Homeowners insurance rate hike leads Commissioner to call hearing

homeowners insurance
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homeowners insuranceThis was a response to NC insurers that have requested considerable premiums increases.

Wayne Goodwin, the commissioner for North Carolina, has ordered a hearing in response to the request that homeowners insurance companies in the state have made requests to their policyholders for an increase in their premiums.

The commissioner feels that the proposed rates are unfairly discriminatory and excessive.

This story was first reported by Insurance News Report on January 23, 2013, but it has since then developed to the point that the commissioner has felt the need to get involved. The homeowners insurance companies, which are represented by the North Carolina Rate Bureau, have made a request to increase their rates by an average of 17.7 percent across the state. This does mean, however, that some policyholders would face considerably higher or somewhat lower hikes.

Goodwin has therefore ordered a homeowners insurance rate hearing to be held in June.

The hearing itself will be open to the public, and will take place on June 3, 2013, at 10 am in Raleigh. The commissioner, himself, will play the role of the hearing officer and will listen to the Rate Bureau and Department of Insurance experts in order to decide if any changes to the homeowners insurance rates are justified and, if so, how large they should be.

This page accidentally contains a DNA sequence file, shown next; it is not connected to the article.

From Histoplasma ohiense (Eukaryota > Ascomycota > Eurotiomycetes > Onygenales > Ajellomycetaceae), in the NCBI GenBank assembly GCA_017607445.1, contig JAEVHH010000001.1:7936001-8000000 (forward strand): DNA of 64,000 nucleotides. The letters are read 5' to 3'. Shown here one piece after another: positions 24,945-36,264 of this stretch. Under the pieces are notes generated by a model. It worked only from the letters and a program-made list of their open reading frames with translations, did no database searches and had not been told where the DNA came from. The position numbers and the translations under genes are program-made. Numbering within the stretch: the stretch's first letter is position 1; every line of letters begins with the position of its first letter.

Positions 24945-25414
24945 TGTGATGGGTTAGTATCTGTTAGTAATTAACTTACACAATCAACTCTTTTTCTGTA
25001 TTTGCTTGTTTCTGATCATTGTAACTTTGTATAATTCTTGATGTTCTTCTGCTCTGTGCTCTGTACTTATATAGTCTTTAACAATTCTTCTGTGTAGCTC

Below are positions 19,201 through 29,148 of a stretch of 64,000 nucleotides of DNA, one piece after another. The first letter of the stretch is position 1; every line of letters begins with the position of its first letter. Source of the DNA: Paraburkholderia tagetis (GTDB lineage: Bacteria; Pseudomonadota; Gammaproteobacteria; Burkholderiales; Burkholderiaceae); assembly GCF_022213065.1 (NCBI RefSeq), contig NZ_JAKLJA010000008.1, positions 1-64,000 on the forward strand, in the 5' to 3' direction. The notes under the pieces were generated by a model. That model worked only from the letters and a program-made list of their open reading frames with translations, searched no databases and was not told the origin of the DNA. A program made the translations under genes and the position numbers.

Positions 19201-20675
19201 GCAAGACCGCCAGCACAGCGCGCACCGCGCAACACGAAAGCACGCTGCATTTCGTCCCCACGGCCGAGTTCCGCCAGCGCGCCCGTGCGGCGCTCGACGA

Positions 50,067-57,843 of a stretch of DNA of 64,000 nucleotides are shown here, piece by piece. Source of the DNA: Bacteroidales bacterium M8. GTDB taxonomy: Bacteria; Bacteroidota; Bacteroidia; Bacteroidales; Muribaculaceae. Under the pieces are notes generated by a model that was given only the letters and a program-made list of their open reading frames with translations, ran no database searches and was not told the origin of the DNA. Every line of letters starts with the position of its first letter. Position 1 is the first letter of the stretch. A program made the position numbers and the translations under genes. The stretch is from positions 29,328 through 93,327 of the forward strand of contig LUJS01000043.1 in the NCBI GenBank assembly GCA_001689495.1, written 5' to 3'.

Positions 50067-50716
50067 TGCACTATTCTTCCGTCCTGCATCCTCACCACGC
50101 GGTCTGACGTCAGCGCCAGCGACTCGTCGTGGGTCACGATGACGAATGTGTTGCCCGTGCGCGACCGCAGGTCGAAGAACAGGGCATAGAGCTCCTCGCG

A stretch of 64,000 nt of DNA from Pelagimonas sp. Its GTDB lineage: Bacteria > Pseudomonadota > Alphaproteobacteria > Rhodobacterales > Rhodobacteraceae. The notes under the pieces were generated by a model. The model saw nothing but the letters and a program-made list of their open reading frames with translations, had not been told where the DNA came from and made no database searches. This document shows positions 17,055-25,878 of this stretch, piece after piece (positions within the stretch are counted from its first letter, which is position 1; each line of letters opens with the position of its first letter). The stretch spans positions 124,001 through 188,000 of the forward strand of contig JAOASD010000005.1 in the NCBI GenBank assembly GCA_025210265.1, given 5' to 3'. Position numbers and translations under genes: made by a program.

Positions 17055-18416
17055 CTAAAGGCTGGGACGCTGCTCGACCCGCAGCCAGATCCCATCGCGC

The Department of Insurance will be speaking on behalf of the public’s interests. Following a preliminary review of the rate increase filing, and after having examined the comments that the public has submitted, the experts from the department feel that the request made by the homeowners insurance companies are unjustified, based on the data they submitted along with it. This, according to an insurance news release issued by the department.

The news release suggested that some of the concerns that may be raised at the hearing include the following:

• The data used in the rate calculation process is typically two years behind the rate filings.
• The risk factors identified to justify the rate changes are – according to department – not able to justify the size of the rate increases
• A profit methodology used by the Rate Bureau that is not permitted in North Carolina and that was already successfully challenged in the auto insurance sector in 2001.

These represent only a few of the issues that will be raised concerning the homeowners insurance rate increase proposals in the state.

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